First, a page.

Computer Reseller News Redesigns, Retargets
CRN has moved from tabloid size to a 10-inch-by-12-inch trim size, and from multistory-start covers to single-image covers. The magazine also added two new photo editors with backgrounds in the consumer and fashion press to dress up a look that had become, in the words of its publisher, "stodgy."
But more than just cosmetics, the magazine's design overhaul reflects the substantial changes that have already taken place inside the book and in the businesses of its readers. Over the past few years, CRN's readers have increasingly incorporated the Internet and e-business into their business models. Simultaneously, CRN has dived -- or was pushed -- into covering e-business much more comprehensively.
"The Internet and e-business influence is really driving the industry," said Amy Hoffman, CRN publisher. "Our traditional readers were reinventing themselves, and the newcomers to the publication were saying, 'I'm not a reseller. I sell services and solutions.' This was an 'aha!' to us."
At the start of 2000, the publication found itself with the largest circulation in its 18-year history, but one that was changing. The majority of CRN's 117,501 readers still fit into what could be called the supply chain of the manufacture, delivery and implementation of hi-tech products. But there were also important new categories of readers who were finding their way into the magazine's pages. These readers included Web integrators, application service providers, ISPs, IT consultants and communications/telephony companies.
"With the new economy, we've seen the system integrator pie shrink a little bit and the Web integrator category grow," Hoffman said. CRN itself made no specific attempts to add these readers to its circulation rolls. A good portion of that growth could be traced to a Web-based firm's hiring of a veteran systems executive who was familiar with the publication and started up a new subscription at the Internet company, Hoffman supposed.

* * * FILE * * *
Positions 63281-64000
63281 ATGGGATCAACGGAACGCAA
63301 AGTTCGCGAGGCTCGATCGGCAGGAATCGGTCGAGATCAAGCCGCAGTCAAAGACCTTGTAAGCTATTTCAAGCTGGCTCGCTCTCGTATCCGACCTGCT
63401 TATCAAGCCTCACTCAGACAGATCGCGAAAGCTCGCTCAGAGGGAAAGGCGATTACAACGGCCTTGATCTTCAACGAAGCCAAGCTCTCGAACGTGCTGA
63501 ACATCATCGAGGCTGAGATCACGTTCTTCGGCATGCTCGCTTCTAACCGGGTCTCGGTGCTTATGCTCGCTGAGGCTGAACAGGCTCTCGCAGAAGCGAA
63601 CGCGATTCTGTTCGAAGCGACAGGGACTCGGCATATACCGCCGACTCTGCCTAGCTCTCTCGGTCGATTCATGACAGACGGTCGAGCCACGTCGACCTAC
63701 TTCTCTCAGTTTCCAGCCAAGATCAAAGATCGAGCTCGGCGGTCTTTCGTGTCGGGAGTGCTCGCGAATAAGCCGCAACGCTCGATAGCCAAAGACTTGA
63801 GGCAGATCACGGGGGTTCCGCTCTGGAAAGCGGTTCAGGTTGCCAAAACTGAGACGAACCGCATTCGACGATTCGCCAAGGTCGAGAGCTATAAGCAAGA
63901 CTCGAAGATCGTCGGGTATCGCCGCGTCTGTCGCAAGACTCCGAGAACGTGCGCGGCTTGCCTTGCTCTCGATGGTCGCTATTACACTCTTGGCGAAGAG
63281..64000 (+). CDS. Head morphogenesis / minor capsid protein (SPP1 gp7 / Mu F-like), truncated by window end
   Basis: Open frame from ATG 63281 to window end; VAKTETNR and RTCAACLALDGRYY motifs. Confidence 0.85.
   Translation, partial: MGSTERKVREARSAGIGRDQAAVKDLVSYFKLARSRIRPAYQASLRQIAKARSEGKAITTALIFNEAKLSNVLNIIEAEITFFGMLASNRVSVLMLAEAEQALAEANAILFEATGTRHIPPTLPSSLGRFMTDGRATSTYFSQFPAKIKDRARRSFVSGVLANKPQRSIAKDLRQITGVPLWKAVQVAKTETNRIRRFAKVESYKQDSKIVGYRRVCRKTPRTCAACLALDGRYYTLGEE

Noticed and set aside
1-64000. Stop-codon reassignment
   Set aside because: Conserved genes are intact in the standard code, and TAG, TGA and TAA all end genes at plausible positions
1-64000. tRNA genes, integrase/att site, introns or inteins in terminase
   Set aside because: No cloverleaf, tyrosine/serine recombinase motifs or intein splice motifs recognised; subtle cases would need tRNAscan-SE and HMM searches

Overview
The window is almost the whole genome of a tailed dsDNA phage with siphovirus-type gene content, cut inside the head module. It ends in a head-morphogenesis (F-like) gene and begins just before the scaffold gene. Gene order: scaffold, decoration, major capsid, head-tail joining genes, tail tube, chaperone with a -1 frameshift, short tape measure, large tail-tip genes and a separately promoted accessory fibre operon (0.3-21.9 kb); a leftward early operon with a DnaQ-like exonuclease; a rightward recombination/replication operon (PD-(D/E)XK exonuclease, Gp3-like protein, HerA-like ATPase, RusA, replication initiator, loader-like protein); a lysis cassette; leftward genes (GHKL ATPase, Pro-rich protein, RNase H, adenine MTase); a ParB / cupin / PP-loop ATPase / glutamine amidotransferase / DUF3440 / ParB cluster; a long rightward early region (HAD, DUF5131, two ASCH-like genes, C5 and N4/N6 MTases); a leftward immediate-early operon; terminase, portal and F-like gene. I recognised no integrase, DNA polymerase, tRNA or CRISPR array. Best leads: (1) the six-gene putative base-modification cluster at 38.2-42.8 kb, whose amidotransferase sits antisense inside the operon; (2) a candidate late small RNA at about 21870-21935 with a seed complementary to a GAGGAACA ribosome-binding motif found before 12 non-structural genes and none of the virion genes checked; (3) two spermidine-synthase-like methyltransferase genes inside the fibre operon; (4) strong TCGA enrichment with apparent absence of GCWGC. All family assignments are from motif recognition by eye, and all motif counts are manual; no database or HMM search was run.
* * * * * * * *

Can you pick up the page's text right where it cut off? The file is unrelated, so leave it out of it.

From an editorial standpoint, the magazine was already covering the subjects -- hiring technical talent, profit models, telecommunications legislation -- and companies -- Gateway, Hewlett-Packard, Cisco, Novell, Lucent -- of interest to both the value-added resellers community and the e-business market.
"Ninety-five percent of our readers conduct e-business [to varying degrees]," said Elliot Markowitz, CRN editor. The magazine's expansion into Internet technology and business coverage occurred gradually, he said. The greater challenge, however, was implementing the image changes needed to assure its new readers that the publication spoke to them as well.
In January, CRN officials held 12 focus groups in New York and San Francisco to bring together core readers and newcomers. What they gleaned from these interviews was that the magazine's content was relevant, but its style was outdated. It hired a magazine firm to retool the publication and spent six months preparing for next week's relaunch. WNG Advertising is handling the business-to-business print and direct mail campaign.
Hoffman said the company would continue its efforts to promote the publication at trades shows and computer industry events, but it isn't embarking on a drive to increase its circulation. Instead, it plans to add a few new reader segments, such as regional Bell operating companies and competitive local exchange carriers, and continuously refine the readers as business dictates.
Over the past decade, CRN's circulation has doubled to just short of 118,000.